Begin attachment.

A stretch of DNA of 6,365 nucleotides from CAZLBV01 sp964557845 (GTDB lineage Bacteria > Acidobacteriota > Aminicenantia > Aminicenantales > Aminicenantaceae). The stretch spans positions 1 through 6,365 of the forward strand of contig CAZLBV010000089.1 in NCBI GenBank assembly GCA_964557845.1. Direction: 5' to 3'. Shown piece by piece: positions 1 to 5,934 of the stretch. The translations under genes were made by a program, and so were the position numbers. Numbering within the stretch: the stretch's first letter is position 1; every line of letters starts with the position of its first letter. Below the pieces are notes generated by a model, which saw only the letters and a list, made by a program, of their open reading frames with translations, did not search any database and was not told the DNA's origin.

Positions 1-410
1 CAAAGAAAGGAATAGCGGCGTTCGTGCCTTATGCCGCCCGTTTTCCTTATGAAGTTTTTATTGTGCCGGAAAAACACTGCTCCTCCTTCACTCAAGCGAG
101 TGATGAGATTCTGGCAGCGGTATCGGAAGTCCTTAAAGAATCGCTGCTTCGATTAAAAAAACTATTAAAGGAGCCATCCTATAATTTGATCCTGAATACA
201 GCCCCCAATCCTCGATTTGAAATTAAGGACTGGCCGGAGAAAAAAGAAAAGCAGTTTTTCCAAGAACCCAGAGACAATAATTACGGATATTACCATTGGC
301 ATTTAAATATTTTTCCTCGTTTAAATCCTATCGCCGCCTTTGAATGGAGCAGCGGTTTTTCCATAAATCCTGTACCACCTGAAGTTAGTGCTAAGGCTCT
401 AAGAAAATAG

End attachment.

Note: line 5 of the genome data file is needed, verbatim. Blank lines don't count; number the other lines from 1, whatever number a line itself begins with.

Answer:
201 GCCCCCAATCCTCGATTTGAAATTAAGGACTGGCCGGAGAAAAAAGAAAAGCAGTTTTTCCAAGAACCCAGAGACAATAATTACGGATATTACCATTGGC